Ombudsman is an organization based out of the Chicago, Ill. area. They offer at-risk students an alternative route to earn a high school diploma by partnering with school districts throughout the country. Currently they have locations in 20 states and are accredited through AdvancED, a unified organization of accreditation outlets.

Students attending the alternative school would still work to meet the same Missouri requirements that their peers in the mainstream school system would.
Chitty pointed out that the program benefits students reading far below grade level. For example, if a tenth grade student is reading at a sixth grade level, that tenth grade student would still receive the same assignments as his peers, however, the reading for that assignment would be lowered to his level. Chitty said teachers would then work with that student to bring them back up to their correct reading level.

Several administrators from the Seneca district recently visited the Ombudsman site in Ponca City, Okla. to observe the program. Beth James, director of special services at Seneca, was one of those who visited the Ponca City location. She said the students working at their individual reading level, yet working on the same curriculum as their peers is an advantage she noticed.

“One of the kids that I actually talked to was a special ed. kid and they did share that with me,” James said. “Whenever they were in special ed. in a class, they had been pulled out from the regular students and everybody knew they were special ed. And in this program they didn’t know they were special ed. They felt good about that because they were included.”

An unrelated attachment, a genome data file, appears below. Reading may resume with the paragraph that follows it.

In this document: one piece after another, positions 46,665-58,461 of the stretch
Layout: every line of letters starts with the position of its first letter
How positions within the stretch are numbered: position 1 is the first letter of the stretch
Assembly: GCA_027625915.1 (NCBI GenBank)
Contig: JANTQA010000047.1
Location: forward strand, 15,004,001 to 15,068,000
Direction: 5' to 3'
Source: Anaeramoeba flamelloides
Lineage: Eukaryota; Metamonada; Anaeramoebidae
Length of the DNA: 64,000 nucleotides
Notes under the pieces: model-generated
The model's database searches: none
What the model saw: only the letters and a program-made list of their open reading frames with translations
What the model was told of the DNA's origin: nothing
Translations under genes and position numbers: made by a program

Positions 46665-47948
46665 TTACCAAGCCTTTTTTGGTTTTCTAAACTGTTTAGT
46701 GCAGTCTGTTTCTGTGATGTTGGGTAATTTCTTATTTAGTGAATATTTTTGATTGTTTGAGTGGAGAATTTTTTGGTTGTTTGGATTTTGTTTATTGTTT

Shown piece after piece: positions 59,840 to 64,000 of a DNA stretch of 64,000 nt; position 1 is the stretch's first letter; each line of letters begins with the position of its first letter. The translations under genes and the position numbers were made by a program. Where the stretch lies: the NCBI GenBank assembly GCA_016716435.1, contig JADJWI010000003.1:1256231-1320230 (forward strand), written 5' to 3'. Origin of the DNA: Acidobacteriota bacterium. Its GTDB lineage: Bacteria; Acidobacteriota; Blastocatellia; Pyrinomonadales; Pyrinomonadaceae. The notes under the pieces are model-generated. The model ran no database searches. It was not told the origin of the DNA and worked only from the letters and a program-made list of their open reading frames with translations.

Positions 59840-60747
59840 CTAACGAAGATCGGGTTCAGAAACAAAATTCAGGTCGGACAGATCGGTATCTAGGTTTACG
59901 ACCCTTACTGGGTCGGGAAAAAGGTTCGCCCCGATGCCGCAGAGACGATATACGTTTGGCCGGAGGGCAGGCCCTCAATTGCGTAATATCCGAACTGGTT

Willie Ng, high school principal, said the flexibility of the program is appealing both to administrators and students.

“They’ll run it the way we want to run it,” Ng said. “The one place we’ve seen is one giant room with teachers moving around and students working at their own rate on art, science, whatever. It is very impressive.”

Students attending the alternative school would go for only four hours per day. There would be two sessions offered, morning and afternoon. Chitty said in some cases where there is need for it, they can also offer night classes. She also pointed out that the hour requirements students in mainstream have to meet are not applicable to the alternative school.